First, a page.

Introduction: Corner Cooker - a Solar Kit for Students
Solar cookers are a great way to teach students about solar energy. The Corner Cooker is a kit that contains commonly available materials for students to learn about solar heating and cooking. The small size (12" or 30cm cube) is easy to transport and the box itself is cut up to create the cooker when ready to use. The 12" size also makes it compatible with rolls of aluminum foil and crafting paper for easy experiments without the need for a protractor.
Step 1: Materials
1. Corrugated Box (12" or 30cm cube preferred)
2. Reflectors (Aluminum Foil, CDs, Mirrors)
3. Box Cutter, Ruler, Tape, Marker
4. Shopping Bag (for packing up)
Nice to Have Items:
1. Reflective Crafting Paper (12" or 30cm square preferred)
2. Matte Black Crafting Paper (12" or 30cm square preferred)
3. Double Stick Tape or Spray Adhesive (Not Shown)
For Crating a Lid: (One student could carry separately for the whole class)
1. Clear plastic sheeting (wrapping paper, drop cloth, etc.)
2. Cardboard or Foam Board
3. Long Ruler
4. Poster Frame (Optional)
Step 2: Safety
Sunscreen, sunglasses, and water are common items on any summer day. Staring into a solar cooker for even a few moments can be blinding, so sunglasses are a must. The water bottle can be used to put out any accidental fires if you intend to use magnifying mirrors.
CAUTION: Magnifying mirrors will burn people and objects, so be aware of the focus point. To estimate the focus point, shine a light onto the mirror and move the mirror until the reflected light is smallest and most in focus. For the 5X magnification mirrors that I used, the focus point is about 7", so when 3 of them are placed into the Corner Cooker the focus points do not converge. However, if you use 10X-15X mirrors the focus points may converge to create an extremely hot spot.
Step 3: Make the Corner Cooker
Empty the box and tape it closed.
Draw diagonal lines on all the faces. The lines should connect end-to-end and should not cross. The color sketch shows the 4 pyramids that will be cut from the box.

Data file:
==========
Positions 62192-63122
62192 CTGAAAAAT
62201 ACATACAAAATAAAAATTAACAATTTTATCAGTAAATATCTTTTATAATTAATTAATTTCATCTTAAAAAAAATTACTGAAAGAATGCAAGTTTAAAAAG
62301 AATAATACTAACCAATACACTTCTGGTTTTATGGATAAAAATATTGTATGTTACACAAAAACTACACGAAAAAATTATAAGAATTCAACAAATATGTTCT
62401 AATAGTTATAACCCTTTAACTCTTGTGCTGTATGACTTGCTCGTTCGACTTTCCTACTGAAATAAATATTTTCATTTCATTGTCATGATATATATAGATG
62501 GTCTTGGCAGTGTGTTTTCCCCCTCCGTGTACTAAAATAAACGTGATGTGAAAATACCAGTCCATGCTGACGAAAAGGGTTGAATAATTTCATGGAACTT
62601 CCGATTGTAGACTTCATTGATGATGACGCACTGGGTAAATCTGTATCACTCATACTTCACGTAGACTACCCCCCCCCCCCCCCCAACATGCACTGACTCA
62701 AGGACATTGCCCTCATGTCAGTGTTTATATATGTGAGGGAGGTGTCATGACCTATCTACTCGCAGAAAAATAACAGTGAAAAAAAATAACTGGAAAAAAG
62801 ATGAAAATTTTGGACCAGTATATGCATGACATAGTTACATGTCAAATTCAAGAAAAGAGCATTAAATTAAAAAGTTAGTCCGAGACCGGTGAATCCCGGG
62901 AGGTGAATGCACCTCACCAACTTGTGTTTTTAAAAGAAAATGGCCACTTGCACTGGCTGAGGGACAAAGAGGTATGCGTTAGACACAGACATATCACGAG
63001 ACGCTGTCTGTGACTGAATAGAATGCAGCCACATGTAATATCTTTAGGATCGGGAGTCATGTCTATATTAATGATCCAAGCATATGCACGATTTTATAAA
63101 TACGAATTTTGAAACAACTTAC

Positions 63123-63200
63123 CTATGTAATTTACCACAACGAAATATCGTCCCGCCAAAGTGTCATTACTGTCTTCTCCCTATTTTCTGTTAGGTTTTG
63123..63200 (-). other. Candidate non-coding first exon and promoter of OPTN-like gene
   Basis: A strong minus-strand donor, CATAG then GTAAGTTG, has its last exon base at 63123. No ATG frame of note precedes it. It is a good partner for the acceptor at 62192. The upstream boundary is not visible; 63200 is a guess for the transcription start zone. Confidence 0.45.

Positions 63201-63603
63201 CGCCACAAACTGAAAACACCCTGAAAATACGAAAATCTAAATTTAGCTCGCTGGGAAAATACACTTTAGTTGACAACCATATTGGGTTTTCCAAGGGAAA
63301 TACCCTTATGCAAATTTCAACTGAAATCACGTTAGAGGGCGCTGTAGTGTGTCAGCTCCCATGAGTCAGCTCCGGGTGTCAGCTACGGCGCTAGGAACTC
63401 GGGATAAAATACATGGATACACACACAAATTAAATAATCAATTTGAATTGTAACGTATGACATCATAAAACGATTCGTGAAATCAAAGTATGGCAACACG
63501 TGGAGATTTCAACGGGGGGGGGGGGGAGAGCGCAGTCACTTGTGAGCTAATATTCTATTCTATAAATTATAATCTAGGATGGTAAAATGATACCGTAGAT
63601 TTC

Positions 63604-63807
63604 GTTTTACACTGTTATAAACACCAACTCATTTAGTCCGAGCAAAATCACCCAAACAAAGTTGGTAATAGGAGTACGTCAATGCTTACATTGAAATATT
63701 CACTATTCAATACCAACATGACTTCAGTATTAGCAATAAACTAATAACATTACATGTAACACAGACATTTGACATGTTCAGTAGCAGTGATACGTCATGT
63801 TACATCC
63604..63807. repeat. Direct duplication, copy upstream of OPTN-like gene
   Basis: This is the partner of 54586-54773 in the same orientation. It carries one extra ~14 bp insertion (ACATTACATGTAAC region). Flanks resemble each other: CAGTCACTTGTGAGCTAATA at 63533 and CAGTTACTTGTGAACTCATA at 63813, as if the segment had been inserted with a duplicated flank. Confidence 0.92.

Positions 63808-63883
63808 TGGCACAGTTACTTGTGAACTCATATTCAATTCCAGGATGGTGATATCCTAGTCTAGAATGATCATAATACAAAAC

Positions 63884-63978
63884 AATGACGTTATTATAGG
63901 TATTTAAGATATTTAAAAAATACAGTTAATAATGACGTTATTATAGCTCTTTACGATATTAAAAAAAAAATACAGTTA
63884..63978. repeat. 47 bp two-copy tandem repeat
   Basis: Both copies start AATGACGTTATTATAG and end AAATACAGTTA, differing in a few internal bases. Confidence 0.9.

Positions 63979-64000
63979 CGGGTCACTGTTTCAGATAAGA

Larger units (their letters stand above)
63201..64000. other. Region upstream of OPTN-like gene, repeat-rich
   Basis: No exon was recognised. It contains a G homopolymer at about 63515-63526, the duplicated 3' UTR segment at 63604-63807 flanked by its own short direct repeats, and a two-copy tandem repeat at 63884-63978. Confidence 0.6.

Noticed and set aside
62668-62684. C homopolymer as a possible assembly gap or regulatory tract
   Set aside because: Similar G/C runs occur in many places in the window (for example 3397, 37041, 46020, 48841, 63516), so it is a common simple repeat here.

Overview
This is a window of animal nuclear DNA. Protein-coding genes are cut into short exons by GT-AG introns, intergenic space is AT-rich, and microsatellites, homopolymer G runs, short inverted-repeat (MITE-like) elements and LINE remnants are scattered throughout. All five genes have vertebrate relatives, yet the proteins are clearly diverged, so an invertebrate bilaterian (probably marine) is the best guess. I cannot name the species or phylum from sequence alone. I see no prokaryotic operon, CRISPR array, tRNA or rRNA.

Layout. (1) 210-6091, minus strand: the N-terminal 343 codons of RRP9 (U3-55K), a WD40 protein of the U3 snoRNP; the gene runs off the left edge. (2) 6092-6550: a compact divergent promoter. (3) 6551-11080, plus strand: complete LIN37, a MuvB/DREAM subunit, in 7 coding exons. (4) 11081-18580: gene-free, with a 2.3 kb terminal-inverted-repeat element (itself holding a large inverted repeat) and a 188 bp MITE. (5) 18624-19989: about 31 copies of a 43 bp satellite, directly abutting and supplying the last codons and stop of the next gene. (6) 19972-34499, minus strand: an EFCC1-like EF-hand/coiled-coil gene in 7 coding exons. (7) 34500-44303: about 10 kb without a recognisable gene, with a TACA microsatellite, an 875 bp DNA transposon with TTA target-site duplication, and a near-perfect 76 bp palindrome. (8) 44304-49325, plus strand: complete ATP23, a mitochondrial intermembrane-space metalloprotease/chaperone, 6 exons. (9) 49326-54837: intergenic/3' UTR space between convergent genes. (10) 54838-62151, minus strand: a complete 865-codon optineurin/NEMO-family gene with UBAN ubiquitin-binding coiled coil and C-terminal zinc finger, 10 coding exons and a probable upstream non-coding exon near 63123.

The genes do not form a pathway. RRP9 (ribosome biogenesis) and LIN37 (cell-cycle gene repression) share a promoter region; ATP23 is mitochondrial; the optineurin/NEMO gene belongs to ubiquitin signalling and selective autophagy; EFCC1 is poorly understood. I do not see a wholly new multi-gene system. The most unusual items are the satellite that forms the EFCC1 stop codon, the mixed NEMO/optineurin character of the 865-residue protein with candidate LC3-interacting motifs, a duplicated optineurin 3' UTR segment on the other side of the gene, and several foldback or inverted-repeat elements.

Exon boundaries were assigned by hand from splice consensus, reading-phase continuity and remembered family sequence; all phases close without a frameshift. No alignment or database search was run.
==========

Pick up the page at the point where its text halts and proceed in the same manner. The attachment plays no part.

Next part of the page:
Trim off any overhanging flaps of material. You should end up with 4 Corner Cookers and a pile of trimmings.
Tape any loose sides as needed.
Step 4: Optional Base
Depending on the number of students, you can convert one or two of the pyramids to create a base by simply trimming off the top. To angle the cooker down for morning or afternoon sun, trim 1 side of the base slightly lower.
Step 5: One Instructable Leads to Another
As I was building the Corner Cooker I started using it as a speaker, which led to another Instructable on how to create a 360 degree speaker from a box.
Step 6: Foil Reflector
Foil is commonly sold in 12" wide rolls, so one way to line the Cooker is to fold a piece of foil into a triangle and tape or glue it into place.
Another way is to unfold the cooker, attach the foil, and fold the cooker back up.
Step 7: Other Reflectors
The advantage of having multiple cookers available is that the students can compare different designs. Here, I show 1 base and 3 different reflector designs (foil, CDs, and focused mirrors).
Step 8: Crafting Paper Options
A common size for crafting paper is 12" squares, so it makes it easy to create reflectors and absorbers by simply cutting sheets diagonally. Stiffer papers also reduce wrinkling and makes it easy to attach to the cooker.
To create a central absorber, fold a matte black sheet along both diagonals, slit one edge, and simply fold it up into a pyramid. No measuring or protractor needed. If you need a smaller absorber, just trim around the border.
Step 9: Proceed With Caution (Adding a Lid)
CAUTION: Adding a lid significantly increases temperatures, so consider not using a lid for younger students.
To make a simple lid, cut 3 lengths of cardboard, tape them together, and cover with clear plastic film, Here, I used clear wrapping paper and double stick tape.
TIP: Tape the bottom edge to the cooker to create a simple hinge.
For "store bought" lid options, consider acrylic sheets from the hardware store, or for this example, I found an inexpensive poster frame and removed the cardboard backing.
Step 10: The Cooker in Use
For a quick test I tried out the cooker using crafting paper. With a small black heat absorber, the temperature reached 160F (70C) in under 10 minutes. Removing the black absorber allowed more reflected light to be collected and the temperature quickly rose to 190F (90C) - NOTE: It was approaching noon time, so the rise in temperature could be due in part to the light being more centered in the cooker.
Step 11: Packing Up
With the box now cut up, the need to include a shopping bag in the kit becomes apparent.
Step 12: Final Note: Improving Reflector Efficiency
If you have the resources, custom cut mirrored acrylic would improve the efficiency of the reflectors.
The design now approaches that of the "Square Foot Solar Cooker..." by cobergland who used mirrored tiles in their design.